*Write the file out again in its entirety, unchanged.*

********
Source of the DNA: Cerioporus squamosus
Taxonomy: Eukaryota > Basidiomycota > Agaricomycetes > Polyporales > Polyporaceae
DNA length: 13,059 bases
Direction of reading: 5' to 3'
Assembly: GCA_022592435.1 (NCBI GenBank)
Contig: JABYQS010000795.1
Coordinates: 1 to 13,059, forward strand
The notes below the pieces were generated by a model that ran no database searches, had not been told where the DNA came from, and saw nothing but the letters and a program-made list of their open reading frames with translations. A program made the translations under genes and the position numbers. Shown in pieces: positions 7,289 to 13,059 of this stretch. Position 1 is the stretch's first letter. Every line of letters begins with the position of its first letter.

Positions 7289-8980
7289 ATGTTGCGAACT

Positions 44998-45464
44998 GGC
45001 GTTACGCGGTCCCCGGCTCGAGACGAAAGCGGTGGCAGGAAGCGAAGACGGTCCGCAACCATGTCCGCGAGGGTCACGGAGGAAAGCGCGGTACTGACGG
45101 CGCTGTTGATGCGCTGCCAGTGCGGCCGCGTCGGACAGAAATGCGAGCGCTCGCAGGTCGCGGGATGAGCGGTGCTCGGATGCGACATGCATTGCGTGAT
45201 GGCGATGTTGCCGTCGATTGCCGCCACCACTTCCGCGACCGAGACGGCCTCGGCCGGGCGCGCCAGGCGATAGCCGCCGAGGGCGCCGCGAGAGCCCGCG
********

Source of the DNA: Cerioporus squamosus
Taxonomy: Eukaryota > Basidiomycota > Agaricomycetes > Polyporales > Polyporaceae
DNA length: 13,059 bases
Direction of reading: 5' to 3'
Assembly: GCA_022592435.1 (NCBI GenBank)
Contig: JABYQS010000795.1
Coordinates: 1 to 13,059, forward strand
The notes below the pieces were generated by a model that ran no database searches, had not been told where the DNA came from, and saw nothing but the letters and a program-made list of their open reading frames with translations. A program made the translations under genes and the position numbers. Shown in pieces: positions 7,289 to 13,059 of this stretch. Position 1 is the stretch's first letter. Every line of letters begins with the position of its first letter.

Positions 7289-8980
7289 ATGTTGCGAACT

Positions 44998-45464
44998 GGC
45001 GTTACGCGGTCCCCGGCTCGAGACGAAAGCGGTGGCAGGAAGCGAAGACGGTCCGCAACCATGTCCGCGAGGGTCACGGAGGAAAGCGCGGTACTGACGG
45101 CGCTGTTGATGCGCTGCCAGTGCGGCCGCGTCGGACAGAAATGCGAGCGCTCGCAGGTCGCGGGATGAGCGGTGCTCGGATGCGACATGCATTGCGTGAT
45201 GGCGATGTTGCCGTCGATTGCCGCCACCACTTCCGCGACCGAGACGGCCTCGGCCGGGCGCGCCAGGCGATAGCCGCCGAGGGCGCCGCGAGAGCCCGCG